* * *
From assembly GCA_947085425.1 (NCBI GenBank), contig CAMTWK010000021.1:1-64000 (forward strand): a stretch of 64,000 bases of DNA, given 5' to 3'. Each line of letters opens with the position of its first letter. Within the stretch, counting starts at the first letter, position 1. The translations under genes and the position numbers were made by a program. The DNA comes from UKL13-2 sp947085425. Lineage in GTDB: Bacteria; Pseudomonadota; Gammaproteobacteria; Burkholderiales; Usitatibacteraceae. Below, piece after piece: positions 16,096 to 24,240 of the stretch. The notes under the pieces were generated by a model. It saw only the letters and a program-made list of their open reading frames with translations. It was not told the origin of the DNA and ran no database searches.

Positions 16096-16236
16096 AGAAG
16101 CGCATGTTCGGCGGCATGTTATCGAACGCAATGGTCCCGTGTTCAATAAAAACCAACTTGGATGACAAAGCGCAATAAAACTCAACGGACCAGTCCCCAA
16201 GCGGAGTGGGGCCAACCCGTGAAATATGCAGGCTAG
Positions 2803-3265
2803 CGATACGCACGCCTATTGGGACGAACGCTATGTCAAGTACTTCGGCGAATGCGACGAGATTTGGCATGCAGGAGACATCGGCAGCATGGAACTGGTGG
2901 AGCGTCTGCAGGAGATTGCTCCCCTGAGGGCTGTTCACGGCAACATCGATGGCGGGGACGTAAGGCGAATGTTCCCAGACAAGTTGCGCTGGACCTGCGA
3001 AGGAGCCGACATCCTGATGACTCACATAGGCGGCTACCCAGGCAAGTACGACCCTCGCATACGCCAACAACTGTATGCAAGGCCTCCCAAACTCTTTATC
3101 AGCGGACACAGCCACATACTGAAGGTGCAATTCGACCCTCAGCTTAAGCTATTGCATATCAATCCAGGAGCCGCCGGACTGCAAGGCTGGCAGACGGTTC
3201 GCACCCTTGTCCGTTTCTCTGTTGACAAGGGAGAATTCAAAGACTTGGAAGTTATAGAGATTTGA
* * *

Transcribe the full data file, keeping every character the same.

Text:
From assembly GCA_947085425.1 (NCBI GenBank), contig CAMTWK010000021.1:1-64000 (forward strand): a stretch of 64,000 bases of DNA, given 5' to 3'. Each line of letters opens with the position of its first letter. Within the stretch, counting starts at the first letter, position 1. The translations under genes and the position numbers were made by a program. The DNA comes from UKL13-2 sp947085425. Lineage in GTDB: Bacteria; Pseudomonadota; Gammaproteobacteria; Burkholderiales; Usitatibacteraceae. Below, piece after piece: positions 16,096 to 24,240 of the stretch. The notes under the pieces were generated by a model. It saw only the letters and a program-made list of their open reading frames with translations. It was not told the origin of the DNA and ran no database searches.

Positions 16096-16236
16096 AGAAG
16101 CGCATGTTCGGCGGCATGTTATCGAACGCAATGGTCCCGTGTTCAATAAAAACCAACTTGGATGACAAAGCGCAATAAAACTCAACGGACCAGTCCCCAA
16201 GCGGAGTGGGGCCAACCCGTGAAATATGCAGGCTAG
Positions 2803-3265
2803 CGATACGCACGCCTATTGGGACGAACGCTATGTCAAGTACTTCGGCGAATGCGACGAGATTTGGCATGCAGGAGACATCGGCAGCATGGAACTGGTGG
2901 AGCGTCTGCAGGAGATTGCTCCCCTGAGGGCTGTTCACGGCAACATCGATGGCGGGGACGTAAGGCGAATGTTCCCAGACAAGTTGCGCTGGACCTGCGA
3001 AGGAGCCGACATCCTGATGACTCACATAGGCGGCTACCCAGGCAAGTACGACCCTCGCATACGCCAACAACTGTATGCAAGGCCTCCCAAACTCTTTATC
3101 AGCGGACACAGCCACATACTGAAGGTGCAATTCGACCCTCAGCTTAAGCTATTGCATATCAATCCAGGAGCCGCCGGACTGCAAGGCTGGCAGACGGTTC
3201 GCACCCTTGTCCGTTTCTCTGTTGACAAGGGAGAATTCAAAGACTTGGAAGTTATAGAGATTTGA